What’s Going to Be Hot at ESC 2023?

With nine Hot Line sessions, four new guidelines, 3,500 abstracts, and more, time will be tight for visiting your favorite Vermeer.

What’s Going to Be Hot at ESC 2023?

Returning to the European Society of Cardiology (ESC) Congress at the end of August always feels bittersweet—summer’s grand finale mixed with a chance to mingle with colleagues and catch some of the biggest clinical trial results, live, across the spectrum of cardiology research.

This year’s meeting is making a triumphant “in-person” return to the Amsterdam, the city booked for 2020 that had its hosting honors stripped away by the COVID-19 pandemic. Held August 26 to 28, 2023, the congress is cardiology’s largest and, thanks in part to COVID, will for the second year in a row offer up a selection of virtual, simultaneous sessions alongside the live, plus many more available on-demand after the meeting.

The emphasis of ESC 2023 is heart failure (HF), which is the focus of nearly one-third of the 30 Hot Line studies. The ESC is also using the annual meeting to release a “focused update” to its 2021 heart failure guidelines, the first time it has taken such an interim step. Four other new guidelines will be released covering endocarditis, cardiovascular disease in the setting of diabetes, cardiomyopathies, and acute coronary syndromes.

Hot Line Hot Points

A total of nine Hot Line sessions, featuring the biggest trials and meta-analyses, are spread across the 4 days of the meeting: just one on Friday, two on Saturday, then three each on Sunday and Monday. Speaking with Roxana Mehran, MD (Icahn School of Medicine at Mount Sinai, New York, NY), for an in-depth preview of the upcoming congress on TCTMD’s Rox Heart Radio, ESC 2023 program chair John J. V. McMurray, MD (University of Glasgow, Scotland), and program committee member Victoria Delgado, MD, PhD (University Hospital Germans Trias i Pujol, Barcelona, Spain), emphasized the breadth of these high-profile studies.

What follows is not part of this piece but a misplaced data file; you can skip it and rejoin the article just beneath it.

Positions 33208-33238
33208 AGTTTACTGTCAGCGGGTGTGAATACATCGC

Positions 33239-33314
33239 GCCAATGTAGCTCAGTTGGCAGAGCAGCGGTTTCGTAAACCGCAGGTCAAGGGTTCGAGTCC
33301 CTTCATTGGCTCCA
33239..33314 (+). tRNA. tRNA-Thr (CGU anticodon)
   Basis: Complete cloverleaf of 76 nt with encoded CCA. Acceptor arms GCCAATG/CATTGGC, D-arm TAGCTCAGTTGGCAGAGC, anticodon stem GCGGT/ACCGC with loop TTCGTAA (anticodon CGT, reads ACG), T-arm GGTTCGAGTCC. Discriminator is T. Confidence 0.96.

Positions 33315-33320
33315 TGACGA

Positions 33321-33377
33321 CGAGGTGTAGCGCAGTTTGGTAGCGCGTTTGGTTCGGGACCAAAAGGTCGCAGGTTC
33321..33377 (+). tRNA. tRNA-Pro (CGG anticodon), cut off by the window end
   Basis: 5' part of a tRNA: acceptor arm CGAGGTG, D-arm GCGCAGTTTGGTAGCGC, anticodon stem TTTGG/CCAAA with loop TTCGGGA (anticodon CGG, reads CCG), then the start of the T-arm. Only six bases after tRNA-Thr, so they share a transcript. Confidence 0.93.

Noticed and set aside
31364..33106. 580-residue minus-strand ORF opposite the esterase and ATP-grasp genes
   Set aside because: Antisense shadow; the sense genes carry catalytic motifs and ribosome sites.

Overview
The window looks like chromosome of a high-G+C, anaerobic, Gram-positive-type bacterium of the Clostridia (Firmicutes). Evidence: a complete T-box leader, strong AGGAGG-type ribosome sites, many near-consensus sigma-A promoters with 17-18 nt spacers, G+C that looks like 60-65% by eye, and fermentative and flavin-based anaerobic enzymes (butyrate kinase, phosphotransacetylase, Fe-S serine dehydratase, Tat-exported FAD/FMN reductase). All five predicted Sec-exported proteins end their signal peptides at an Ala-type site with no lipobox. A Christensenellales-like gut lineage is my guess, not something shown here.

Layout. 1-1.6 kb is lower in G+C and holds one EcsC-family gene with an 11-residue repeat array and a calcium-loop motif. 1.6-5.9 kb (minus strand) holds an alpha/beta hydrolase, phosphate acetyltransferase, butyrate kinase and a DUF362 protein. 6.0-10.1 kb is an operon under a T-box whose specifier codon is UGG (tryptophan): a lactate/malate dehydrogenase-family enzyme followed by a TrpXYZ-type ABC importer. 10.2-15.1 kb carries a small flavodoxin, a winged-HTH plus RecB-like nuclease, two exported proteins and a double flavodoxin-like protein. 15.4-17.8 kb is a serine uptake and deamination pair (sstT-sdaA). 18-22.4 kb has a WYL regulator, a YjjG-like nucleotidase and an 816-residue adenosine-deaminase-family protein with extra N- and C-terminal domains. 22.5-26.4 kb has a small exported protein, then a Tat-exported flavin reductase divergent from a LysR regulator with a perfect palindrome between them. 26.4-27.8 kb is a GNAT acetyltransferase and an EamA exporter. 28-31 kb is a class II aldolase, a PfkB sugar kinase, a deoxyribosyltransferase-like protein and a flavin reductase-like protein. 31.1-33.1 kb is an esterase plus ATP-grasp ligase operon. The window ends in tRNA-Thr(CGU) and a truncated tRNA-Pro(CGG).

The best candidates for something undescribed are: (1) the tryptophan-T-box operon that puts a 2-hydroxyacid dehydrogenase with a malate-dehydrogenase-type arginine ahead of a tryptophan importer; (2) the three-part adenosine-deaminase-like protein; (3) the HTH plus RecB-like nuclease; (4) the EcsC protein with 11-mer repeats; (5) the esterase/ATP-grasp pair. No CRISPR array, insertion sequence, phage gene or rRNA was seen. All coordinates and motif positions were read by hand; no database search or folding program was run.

Hear the full Rox Heart Radio preview: What to Watch for at ESC 2023

“We have trials on acute coronary syndromes, coronary intervention, atrial fibrillation, and . . . ablation, but also anticoagulation, acute and chronic heart failure, pacing and [cardiac resynchronization therapy], cardiac arrest and resuscitation, shock, amyloidosis, myocarditis, cardiovascular oncology, and even COVID-19,” said McMurray. “So there's a huge choice of things to pick from.”

Some of the most anticipated trials, McMurray said, are in the first Hot Line session of the meeting, on Friday. This opener includes STEP HFpEF, testing once-weekly semaglutide in people who have heart failure with preserved ejection fraction (HFpEF) and obesity. In the wake of the recent, highly positive, top-line results announced from the cardiovascular outcomes trial, SELECT, Mehran predicted this would be positive, too. “I don't know, but in HFpEF you would imagine so much of the weight-loss situation also is associated with less inflammation, less of everything that's bad for you.”